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Lighting Survey Fields

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  rev. 2011-07-28        

The fields on the lighting survey table are as follows:





Used to sort records by building zone for reporting and management.  Zone ID can be  filtered from the drop-down pick list of lighting zones previously defined on the General Facility Information form.


Lighting tasks are used by designers to determine light level requirements and allow you to compare existing light levels to IESNA standards that are defined by tasks


Room number or designation.

User Code

User codes are user-defined codes that are used to specify a common FLB combination. Enter a unique user code the first time a particular FLB combination appears. From that point on, each new record for the same FLB combination can be represented simply by the user code and a quantity. Note that operating schedules will be copied from the first record, so they may have to be altered at this point.


A place to put other important information not covered by the other fields.

Room Dimensions - Length

Length of room (in feet or metres, depending on the measurement system).

Room Dimensions - Width

Width of room.

Room Dimensions - Height

Height of room.

Lighting Schedule - Hours/Day

Hours per day, used to calculate annual operating hours.

Lighting Schedule - Days/Week

Days per week, used to calculate annual operating hours.

Lighting Schedule - Weeks/Year

Weeks per year for calculating annual operating hours.  Annual Operating Hours = Weeks/Year * Days/Week * Hours/Day.  Where there is partial use on weekends some adjustment to hours and days may have to be made to ensure that this calculation works out correctly.

Demand Factor

This is a value used by lighting scientists to indicate the probability that particular lights will be on when the monthly peak electrical demand is set.  A factor of 1 is the default, which means that there is 100% certainty that the light fixtures will be on during the demand peak.  Monthly demand peak occurs somewhere around 1pm or 2pm for most commercial buildings and around 6pm or 7pm for most residential buildings.  Fixtures located in areas with occupancy sensing might have a lower probability (say 0.5 or 50%) of contributing to the demand peak.  Outdoor security lights that come on only at night would have a 0% change of contributing to the demand peak.  ManagingEnergy uses the demand factor to calculate overall lighting electrical demand and to estimate demand savings from retrofits.

Fixture -Type

Fixture type, including the housing, lens, and reflector.  There are many codes, with the most common ones provided in the Appendix xxx of this User's Guide.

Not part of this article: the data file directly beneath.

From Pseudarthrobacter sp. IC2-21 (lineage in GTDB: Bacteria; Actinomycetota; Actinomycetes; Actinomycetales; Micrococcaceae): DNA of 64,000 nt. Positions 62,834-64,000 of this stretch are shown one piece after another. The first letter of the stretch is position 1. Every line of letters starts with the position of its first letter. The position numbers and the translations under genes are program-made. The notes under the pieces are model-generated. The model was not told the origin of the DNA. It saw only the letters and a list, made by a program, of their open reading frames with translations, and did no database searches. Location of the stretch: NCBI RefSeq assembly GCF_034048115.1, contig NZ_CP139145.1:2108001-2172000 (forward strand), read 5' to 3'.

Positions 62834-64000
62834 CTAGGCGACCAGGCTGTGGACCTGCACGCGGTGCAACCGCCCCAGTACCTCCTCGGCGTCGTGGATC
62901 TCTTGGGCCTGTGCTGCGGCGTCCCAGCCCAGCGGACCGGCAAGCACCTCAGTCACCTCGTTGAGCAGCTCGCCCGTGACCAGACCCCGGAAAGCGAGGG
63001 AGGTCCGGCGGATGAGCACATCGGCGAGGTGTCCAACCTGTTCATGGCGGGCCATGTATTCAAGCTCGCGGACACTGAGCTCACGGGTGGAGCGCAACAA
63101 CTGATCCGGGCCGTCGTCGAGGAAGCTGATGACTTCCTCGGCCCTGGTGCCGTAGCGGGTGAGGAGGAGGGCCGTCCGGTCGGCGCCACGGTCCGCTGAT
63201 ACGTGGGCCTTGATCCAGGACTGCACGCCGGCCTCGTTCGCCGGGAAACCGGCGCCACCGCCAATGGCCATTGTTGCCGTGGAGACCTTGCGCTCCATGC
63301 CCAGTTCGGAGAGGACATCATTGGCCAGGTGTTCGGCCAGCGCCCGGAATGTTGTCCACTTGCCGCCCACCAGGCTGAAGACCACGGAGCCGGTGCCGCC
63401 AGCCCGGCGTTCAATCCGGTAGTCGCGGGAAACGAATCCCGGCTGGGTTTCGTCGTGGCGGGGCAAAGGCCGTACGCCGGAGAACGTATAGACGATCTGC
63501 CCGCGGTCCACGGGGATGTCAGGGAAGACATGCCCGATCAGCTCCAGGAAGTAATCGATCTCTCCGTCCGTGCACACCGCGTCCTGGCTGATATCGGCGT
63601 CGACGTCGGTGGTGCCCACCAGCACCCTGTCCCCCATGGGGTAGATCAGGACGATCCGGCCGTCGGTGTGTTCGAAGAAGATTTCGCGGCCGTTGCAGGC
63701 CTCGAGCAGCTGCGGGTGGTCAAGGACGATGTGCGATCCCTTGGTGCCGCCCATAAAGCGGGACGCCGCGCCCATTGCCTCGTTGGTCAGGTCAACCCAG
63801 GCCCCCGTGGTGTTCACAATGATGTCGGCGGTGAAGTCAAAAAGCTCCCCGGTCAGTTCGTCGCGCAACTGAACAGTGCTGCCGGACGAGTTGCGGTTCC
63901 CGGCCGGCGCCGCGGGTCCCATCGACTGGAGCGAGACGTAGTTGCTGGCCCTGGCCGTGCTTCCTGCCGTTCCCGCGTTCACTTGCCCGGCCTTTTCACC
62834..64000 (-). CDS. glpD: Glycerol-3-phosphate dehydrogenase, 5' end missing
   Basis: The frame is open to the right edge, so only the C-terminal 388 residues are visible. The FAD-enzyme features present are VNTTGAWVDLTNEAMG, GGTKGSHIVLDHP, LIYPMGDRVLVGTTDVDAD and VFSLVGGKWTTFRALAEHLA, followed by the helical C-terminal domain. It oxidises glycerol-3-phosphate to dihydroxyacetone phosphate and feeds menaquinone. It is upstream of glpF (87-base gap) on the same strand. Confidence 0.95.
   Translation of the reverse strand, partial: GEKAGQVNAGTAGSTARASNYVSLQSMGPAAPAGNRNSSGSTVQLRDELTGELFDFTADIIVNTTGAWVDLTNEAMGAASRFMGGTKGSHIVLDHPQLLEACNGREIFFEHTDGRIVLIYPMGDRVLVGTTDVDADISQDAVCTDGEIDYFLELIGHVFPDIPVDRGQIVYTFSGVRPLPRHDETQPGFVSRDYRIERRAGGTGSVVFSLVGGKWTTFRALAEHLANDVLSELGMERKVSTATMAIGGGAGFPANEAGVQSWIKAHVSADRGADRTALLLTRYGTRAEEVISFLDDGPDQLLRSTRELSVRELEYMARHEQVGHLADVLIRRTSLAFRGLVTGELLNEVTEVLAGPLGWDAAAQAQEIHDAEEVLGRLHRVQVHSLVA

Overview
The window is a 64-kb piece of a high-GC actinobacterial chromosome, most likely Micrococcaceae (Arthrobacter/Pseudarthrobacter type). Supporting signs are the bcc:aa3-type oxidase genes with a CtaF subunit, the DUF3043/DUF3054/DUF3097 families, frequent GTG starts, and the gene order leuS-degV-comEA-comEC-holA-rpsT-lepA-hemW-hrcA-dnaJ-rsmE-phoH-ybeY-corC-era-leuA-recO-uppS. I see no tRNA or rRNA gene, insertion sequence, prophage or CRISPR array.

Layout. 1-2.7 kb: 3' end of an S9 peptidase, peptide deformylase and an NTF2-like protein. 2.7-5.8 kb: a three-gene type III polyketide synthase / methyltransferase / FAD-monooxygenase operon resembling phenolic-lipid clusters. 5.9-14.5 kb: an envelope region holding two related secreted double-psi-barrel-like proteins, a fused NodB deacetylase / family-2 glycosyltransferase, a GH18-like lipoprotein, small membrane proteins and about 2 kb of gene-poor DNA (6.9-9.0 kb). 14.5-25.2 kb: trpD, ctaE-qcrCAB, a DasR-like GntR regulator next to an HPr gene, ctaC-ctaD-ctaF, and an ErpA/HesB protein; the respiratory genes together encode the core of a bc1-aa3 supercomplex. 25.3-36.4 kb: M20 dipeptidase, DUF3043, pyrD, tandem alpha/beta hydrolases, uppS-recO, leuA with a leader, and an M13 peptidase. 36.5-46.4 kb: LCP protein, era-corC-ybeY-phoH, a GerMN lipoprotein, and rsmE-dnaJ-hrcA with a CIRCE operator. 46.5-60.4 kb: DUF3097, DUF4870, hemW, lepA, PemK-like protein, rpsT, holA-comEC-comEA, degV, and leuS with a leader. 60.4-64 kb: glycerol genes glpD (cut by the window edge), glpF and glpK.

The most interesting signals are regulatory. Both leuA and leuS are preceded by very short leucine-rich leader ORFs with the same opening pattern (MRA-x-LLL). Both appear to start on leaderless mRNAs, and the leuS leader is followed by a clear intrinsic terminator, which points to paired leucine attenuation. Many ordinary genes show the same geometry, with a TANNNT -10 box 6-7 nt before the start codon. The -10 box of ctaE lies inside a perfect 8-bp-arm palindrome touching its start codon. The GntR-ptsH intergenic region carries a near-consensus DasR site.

Fixture -Voltage

Electrical supply voltage

Fixture - Quantity

Number of fixtures


Ballast Type for all fluorescent and HID lighting technologies.  Select noballast for regular incandescent fixtures.  Note that transformers for LED and low-voltage halogen technologies are selected here even though they are not ballasts by strict definition.


Ballast Quantity per fixture.  This is not the total number of ballasts in this lighting record, but is the number of ballasts in each fixture.  Normally this number will be 1, but it may 2 or 3 for multi-tube fluorescent fixtures.  It may also be 0.5 for tandem fixtures where a single ballasts serves lamps in two fixtures.


Lamp Type.  Choose the lamp type and wattage from the pull-down pick list.

Lamp-Max Quantity/Fixture

Lamp Quantity per fixture.  This is the total number of lamps in each fixture, not the total number of lamps in this lighting record.

Lamp- Quantity/Fixture

Lamps Used per fixture.  This is the number of lamps actually energized in each fixture.  Normally it will be equal to Lamp-Max Quantity/Fixture, but could be less where many lamps have been intentionally disconnected or the lighting system is poorly maintained and a significant percentage of lamps are burned out.  Note that ManagingEnergy calculates ballast losses for all ballasts in a fixture, but calculates lamp consumption only for the number of lamps used.


There are six fields dealing with light levels and room dimensions.  Five of them are needed only where lighting redesign is part of the project.  There is significantly more work required for ceiling plan redesigns, so many ManagingEnergy projects restrict the lighting analysis to fixture technology upgrades (i.e. one for one fixture replacements or modifications, or perhaps simple one for two replacements).  For those projects, only the Task light level has to be collected and entered, to give the analyst information on whether the space is overlit or underlit.

Lighting Levels - Min Level

Minimum measured light level (in foot-candles or lux, depending on the measurement system being used).

Lighting Levels - Task Level

Light level measured at task height (on desk, table, drawing board, etc.).  This information should always be collected and entered.

Lighting Levels - Max Level

Maximum measured light level.


For a complete listing of background lighting data, go to Background Information for All Portfolios under the Admin menu on the toolbar.


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